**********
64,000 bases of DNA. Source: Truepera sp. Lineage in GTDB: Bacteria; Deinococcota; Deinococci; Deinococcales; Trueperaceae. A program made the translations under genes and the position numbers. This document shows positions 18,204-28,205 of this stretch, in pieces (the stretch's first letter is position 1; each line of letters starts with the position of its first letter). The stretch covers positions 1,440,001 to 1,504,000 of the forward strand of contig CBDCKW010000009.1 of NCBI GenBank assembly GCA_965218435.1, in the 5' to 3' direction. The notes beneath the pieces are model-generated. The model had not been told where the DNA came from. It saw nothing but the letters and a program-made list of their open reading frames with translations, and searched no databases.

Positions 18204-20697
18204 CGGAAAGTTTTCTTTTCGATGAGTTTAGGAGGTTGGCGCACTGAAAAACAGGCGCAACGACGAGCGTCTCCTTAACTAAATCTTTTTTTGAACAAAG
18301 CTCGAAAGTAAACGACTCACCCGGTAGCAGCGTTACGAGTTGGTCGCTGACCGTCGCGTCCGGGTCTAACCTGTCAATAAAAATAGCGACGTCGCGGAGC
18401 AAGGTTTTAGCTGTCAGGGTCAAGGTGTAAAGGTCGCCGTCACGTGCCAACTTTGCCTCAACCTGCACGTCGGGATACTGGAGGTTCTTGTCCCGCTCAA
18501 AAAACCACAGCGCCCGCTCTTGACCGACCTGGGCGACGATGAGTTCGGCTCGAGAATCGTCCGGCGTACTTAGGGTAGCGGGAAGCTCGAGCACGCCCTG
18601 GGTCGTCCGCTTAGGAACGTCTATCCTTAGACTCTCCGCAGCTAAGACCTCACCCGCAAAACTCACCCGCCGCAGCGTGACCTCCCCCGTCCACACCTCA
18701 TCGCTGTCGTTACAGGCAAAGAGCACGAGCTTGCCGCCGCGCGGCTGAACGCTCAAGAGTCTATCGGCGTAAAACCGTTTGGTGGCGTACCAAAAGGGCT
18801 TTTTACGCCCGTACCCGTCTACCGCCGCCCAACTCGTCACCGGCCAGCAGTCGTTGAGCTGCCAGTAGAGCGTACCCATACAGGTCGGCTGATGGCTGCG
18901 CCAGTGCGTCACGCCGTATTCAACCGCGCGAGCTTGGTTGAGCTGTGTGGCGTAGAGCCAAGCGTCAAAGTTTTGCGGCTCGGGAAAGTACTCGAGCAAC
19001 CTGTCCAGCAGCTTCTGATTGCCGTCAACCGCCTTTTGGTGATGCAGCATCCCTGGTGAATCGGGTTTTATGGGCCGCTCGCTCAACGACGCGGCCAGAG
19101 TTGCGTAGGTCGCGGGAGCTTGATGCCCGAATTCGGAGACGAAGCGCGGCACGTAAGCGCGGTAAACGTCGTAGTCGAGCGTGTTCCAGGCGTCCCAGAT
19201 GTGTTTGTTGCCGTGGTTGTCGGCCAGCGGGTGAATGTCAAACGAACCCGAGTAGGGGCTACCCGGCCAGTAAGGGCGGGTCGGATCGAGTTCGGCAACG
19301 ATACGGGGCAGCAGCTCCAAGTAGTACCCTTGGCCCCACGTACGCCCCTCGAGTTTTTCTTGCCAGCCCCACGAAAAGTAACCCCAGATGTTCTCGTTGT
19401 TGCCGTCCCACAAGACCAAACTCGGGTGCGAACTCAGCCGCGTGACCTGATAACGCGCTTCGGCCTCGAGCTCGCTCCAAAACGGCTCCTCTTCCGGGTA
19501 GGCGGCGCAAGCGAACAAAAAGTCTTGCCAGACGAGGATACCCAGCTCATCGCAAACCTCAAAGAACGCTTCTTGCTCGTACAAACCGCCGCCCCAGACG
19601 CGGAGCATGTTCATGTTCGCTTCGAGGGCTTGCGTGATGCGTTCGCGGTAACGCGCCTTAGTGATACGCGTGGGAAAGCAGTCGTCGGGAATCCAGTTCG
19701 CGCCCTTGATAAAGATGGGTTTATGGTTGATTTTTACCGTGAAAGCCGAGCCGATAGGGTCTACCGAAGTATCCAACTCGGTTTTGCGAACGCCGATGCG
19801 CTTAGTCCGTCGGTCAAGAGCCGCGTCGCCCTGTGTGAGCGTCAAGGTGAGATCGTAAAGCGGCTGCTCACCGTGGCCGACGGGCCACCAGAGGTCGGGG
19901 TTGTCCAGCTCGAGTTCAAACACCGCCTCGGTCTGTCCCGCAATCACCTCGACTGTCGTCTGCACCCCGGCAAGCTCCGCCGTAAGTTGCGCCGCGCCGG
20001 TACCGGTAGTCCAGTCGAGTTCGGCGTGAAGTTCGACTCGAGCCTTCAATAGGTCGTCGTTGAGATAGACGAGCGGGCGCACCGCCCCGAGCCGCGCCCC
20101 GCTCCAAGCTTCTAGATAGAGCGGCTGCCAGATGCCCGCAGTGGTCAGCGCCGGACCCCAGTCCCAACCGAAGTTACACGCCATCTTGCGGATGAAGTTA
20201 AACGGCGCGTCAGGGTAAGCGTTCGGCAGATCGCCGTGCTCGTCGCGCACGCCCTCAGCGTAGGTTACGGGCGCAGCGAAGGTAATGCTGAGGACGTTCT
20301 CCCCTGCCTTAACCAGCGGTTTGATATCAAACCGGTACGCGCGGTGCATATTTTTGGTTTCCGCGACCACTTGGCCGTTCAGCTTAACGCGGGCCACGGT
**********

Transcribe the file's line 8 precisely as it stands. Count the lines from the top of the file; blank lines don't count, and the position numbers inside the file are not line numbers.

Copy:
18701 TCGCTGTCGTTACAGGCAAAGAGCACGAGCTTGCCGCCGCGCGGCTGAACGCTCAAGAGTCTATCGGCGTAAAACCGTTTGGTGGCGTACCAAAAGGGCT